By Abdur Rahman Alfa Shaban
About 5,5 million Zimbabweans are voting for a new president, members of upper and lower chambers of parliament and councillors on Monday.
Among the requirements to be a candidate a person must be of voting age and an eligible voter resident in the country. An aspirant could run on the ticket of a party or as an independent candidate.
The main presidential contenders are incumbent President Emmerson Mnangagwa, 75, (leading Zanu PF) and main opposition leader, Nelson Chamisa, 40, (Movement for Democratic Change Alliance).
The duo are going head-to-head in the elections together with a record 21 other candidates, including former vice-president Joice Mujuru and opposition breakaway leader Thokozani Khupe.
These candidates are leading parliamentary aspirants who are contesting under different political parties. Zanu PF and MDC Alliance often field candidates across the country whiles other parties concentrate on strongholds only.
Candidates vying for all categories of positions had to submit their candidacy to one of several specially convened electoral courts across the country. The courts vet and pass those that are eligible under the electoral laws.
The southern African country practices the popular two-round voting system for the presidential election.
The winner is required to gain a certain percentage of votes (usually over 50%) to avoid a second round / run-off. If no candidate wins more than 50% of the votes, the second round in Zimbabwe is slated for September 8.
Per the constitution, only the two top candidates in the first round will stand for the run-off. In that vote, the candidate with the most votes will be declared president.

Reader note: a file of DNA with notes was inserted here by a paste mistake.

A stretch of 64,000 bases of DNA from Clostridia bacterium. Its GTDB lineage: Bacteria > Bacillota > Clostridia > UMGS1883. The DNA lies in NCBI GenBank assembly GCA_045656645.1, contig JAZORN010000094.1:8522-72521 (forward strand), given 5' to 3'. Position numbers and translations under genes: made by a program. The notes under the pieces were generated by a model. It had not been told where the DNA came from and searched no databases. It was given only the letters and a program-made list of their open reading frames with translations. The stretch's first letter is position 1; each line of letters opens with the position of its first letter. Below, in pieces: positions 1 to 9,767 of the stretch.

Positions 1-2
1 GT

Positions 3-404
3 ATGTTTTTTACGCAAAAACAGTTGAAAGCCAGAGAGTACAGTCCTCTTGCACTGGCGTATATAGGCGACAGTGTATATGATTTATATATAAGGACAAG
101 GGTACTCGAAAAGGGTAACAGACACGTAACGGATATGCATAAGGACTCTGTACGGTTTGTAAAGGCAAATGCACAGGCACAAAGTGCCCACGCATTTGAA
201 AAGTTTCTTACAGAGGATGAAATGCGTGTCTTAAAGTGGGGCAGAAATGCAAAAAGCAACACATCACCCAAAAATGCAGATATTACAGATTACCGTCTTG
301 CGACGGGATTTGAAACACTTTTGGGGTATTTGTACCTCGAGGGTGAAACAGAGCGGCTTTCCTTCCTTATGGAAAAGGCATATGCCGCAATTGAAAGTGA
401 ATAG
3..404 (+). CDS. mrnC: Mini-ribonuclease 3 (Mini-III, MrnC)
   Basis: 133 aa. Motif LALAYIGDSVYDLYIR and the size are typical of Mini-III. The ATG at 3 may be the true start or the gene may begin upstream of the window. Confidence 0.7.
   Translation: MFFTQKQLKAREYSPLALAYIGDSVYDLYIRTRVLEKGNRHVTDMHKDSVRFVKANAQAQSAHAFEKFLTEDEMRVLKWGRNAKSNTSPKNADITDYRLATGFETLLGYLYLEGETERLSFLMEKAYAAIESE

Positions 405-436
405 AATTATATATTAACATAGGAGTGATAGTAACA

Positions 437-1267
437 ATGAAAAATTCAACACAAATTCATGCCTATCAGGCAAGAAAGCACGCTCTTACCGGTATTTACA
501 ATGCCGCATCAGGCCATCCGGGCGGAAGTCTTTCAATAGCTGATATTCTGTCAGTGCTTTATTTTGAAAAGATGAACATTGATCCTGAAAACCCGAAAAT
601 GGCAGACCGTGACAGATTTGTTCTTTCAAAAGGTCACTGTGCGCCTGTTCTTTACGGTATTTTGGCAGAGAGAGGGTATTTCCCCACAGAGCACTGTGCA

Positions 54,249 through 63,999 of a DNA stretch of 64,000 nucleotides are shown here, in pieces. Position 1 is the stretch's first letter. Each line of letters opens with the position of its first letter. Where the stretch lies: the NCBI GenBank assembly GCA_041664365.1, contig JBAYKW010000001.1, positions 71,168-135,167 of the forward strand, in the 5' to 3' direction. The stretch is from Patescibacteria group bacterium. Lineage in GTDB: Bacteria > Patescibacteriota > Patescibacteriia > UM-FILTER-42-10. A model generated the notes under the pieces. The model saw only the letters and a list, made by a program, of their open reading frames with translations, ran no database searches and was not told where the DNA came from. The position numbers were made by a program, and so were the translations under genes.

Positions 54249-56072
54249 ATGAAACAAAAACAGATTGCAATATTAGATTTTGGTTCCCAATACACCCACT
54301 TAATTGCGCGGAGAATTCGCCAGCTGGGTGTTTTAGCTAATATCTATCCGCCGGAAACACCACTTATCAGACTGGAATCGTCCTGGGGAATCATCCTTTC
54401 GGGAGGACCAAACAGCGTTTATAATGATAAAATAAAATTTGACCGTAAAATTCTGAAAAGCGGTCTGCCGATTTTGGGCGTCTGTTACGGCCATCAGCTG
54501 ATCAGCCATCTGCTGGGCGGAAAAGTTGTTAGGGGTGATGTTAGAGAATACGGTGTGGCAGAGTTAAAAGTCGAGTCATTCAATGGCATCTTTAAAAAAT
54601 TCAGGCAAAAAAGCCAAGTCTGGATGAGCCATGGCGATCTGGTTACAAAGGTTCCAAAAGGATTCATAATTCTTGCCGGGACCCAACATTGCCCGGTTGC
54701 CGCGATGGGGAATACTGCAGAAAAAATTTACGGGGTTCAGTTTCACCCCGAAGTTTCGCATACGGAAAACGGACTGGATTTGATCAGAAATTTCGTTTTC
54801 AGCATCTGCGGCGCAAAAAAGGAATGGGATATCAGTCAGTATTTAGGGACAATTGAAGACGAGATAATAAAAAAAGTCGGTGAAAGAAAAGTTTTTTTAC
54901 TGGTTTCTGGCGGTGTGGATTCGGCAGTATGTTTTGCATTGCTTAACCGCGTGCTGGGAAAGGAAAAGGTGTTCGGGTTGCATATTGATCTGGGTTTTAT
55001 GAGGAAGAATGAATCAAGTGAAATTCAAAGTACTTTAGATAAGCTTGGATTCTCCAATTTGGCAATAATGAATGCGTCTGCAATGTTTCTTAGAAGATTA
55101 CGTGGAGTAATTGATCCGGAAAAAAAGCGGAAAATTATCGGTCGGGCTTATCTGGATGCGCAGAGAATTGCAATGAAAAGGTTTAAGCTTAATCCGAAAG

To register successfully, presidential candidates had to pay a $1 000 fee and be nominated by at least 100 registered voters from across the country’s 10 provinces.
Zimbabwe’s parliament is bicameral comprising a National Assembly (lower house) and a Senate (upper house).
The parliamentary votes go with the first past the post rule, where the candidate who gets the majority of votes automatically wins the seat.
The House of Assembly has 270 seats – 210 are directly elected, 60 women elected via proportional representation from provinces.
The Senate has 80 seats – 60 elected from provinces, 20 split 18:2 between traditional chiefs and people with disability.
Unlike in Kenya and Rwanda, Zimbabwe does not allow citizens in the diaspora to cast votes. In the case of Kenya, diaspora votes were restricted to five African countries due to logistical constraints.
The countries were Burundi, Tanzania, Rwanda, Uganda and South Africa. Rwanda’s process is more open as people in some European countries also cast their ballots in the 2017 election.
Diaspora voters usually cast ballots at their respective embassies and high commissions. The entire election is overseen by the Zimbabwe Electoral Commission (ZEC).
By Abdur Rahman Alfa Shaban